Captain’s log: Day 6 with Seabeard. Exhaustion sets in. What began as a hopeful, energetic adventure rebuilding my grandfather’s once-idyllic island has devolved into a never-ending grind towards an uncertain future. My “mentor,” Rufus Taleweaver, seems to be sending me on wild goose chases while the rest of the villagers provide little help beyond unsolicited fashion advice.

I was promised a ready crew, but have been accompanied by one lone angler this entire time. Her arms are bruised and sore from our non-stop fishing expeditions, as fish are the only certainty in this bizarre archipelago. That, and the incessant ticking of the clock.


It’s easy to be drawn in by Seabeard’s potential. When you first step foot on the abandoned island city of Accordia, the initial sensation is hope. Its plots overrun with boulders and tree roots are merely small hurdles you will traverse in no time. The uninhabitable remains of demolished buildings are the sturdy bones of your future. When Rufus implores you to “restore Accordia to its former glory and reunite the people of this great land,” there’s no reason to think you can’t do it. In my first night on the island, I removed a troublesome root, relieved a ranger of problematic foxes, attracted a fishmonger to town, and hired an accomplished angler onto my crew. Everything was coming up Milhouse.

This initial start is a rush. I began playing at night, and my character traipsed through the real-time darkness with only a lantern to illuminate the scuttling crabs and raccoons before her. NPCs I had not met yet cheerfully waved as I drew closer, and their expressive faces changed from worried to elated while speaking. Quests were doled out consistently and my pockets bulged with gold. Shops were stocked with a variety of furniture I imagined adorning my future home. Fruit trees and berry bushes called out to my Animal Crossing fanself, begging to be shaken and yanked.


Everything in Seabeard is gorgeously polished and charmingly detailed, from those trees to the character relationships you’ll uncover through conversations. It’s a living, breathing world with so much loving thought put into it that it’s impossible to not fall in love at first sight.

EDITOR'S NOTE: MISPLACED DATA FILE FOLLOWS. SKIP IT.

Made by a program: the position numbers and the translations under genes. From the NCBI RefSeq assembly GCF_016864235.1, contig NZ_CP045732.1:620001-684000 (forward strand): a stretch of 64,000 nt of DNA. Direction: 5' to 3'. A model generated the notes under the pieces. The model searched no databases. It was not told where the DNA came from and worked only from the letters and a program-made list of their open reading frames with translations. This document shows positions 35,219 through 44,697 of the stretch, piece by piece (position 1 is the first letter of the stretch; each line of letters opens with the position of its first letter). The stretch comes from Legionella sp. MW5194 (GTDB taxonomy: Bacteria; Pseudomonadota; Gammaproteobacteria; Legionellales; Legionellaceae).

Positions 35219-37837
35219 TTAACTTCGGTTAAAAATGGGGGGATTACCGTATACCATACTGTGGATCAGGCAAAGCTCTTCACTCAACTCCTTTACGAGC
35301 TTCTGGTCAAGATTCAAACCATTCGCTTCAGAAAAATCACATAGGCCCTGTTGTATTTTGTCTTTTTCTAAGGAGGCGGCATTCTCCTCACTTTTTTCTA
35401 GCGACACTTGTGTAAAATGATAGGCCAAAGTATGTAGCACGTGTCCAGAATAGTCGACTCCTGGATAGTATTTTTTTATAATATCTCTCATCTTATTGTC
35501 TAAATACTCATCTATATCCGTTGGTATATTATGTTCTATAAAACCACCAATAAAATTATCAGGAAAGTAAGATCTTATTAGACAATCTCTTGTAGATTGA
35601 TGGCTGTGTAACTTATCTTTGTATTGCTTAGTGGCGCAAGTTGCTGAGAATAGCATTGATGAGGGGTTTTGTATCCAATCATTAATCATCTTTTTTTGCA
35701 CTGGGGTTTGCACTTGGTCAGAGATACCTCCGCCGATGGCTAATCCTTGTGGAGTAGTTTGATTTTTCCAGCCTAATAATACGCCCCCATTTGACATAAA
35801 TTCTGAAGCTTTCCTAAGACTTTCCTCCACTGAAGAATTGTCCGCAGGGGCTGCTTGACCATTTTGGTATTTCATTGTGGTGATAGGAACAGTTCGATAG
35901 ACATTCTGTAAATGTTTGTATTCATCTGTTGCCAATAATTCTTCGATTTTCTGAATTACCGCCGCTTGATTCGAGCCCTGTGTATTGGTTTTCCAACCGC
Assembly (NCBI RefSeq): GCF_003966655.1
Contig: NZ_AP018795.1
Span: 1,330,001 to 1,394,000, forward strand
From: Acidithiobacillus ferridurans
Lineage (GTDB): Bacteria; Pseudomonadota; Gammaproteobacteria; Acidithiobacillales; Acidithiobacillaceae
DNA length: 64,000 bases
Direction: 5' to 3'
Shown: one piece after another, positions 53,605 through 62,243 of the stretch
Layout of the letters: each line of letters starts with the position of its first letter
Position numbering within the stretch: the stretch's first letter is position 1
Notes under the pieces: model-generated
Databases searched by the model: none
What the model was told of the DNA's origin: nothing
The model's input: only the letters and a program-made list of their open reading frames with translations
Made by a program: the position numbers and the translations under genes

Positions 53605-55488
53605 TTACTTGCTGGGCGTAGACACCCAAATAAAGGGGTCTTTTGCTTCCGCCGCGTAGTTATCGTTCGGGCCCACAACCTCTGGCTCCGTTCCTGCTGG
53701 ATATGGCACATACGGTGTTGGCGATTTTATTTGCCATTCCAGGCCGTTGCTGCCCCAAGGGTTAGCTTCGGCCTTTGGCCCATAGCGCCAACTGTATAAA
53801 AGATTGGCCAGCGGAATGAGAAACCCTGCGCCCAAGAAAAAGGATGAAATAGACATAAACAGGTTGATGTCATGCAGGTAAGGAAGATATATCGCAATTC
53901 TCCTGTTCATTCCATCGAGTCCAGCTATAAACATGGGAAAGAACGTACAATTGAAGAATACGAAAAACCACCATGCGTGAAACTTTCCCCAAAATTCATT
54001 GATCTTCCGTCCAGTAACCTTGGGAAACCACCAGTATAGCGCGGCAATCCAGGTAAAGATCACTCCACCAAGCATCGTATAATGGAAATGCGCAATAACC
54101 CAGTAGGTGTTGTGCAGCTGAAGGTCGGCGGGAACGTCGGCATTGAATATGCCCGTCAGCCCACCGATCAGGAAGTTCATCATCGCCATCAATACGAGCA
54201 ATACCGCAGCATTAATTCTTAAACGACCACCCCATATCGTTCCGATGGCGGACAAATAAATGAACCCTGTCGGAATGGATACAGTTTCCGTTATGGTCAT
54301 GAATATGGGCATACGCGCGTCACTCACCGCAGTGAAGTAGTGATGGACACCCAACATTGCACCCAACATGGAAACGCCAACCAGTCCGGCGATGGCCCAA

But the honeymoon with Seabeard is short-lived. After the rapid-fire advancement from introduction to angler, progress soon tapers off. Even with six initial islands to explore, you’ll exhaust your gameplay options quickly.


Your overarching goal is to rebuild the home island of Accordia. But in pursuit of this, you’ll need to invest a lot of time and—even more—money. Unfortunately, the early stages of Seabeard are unbalanced in their expense to reward ratio. The second story mission after recruiting an angler is to find a warrior, which will allow you to explore dungeons and slay monsters. However, the requirements for recruiting the warrior are needlessly roundabout and often unrelated, such as building a “Swap Shop” where you can resell clothing and furniture to (non-existent) tourists. Buildings often cost upwards of 1,000 gold or more even in the early game, while quests—even significant, “Swap Shop” level quests—only award an average of 20 gold, if they award any at all.

The result is a lot of money-grinding to build things you may not even care about. And at such an early stage, you have few money-making options at your disposal. The only viable income is through fishing, which awards between 20 to 40 gold per fish. Your fishmonger stall can only hold two fish at a time (unless you upgrade with the premium currency), so to have any sort of recurring income you’ll need to check back every 10-20 minutes to collect your gold and then restock. This means a lot of fishing, a lot of fish-selling, and really little else.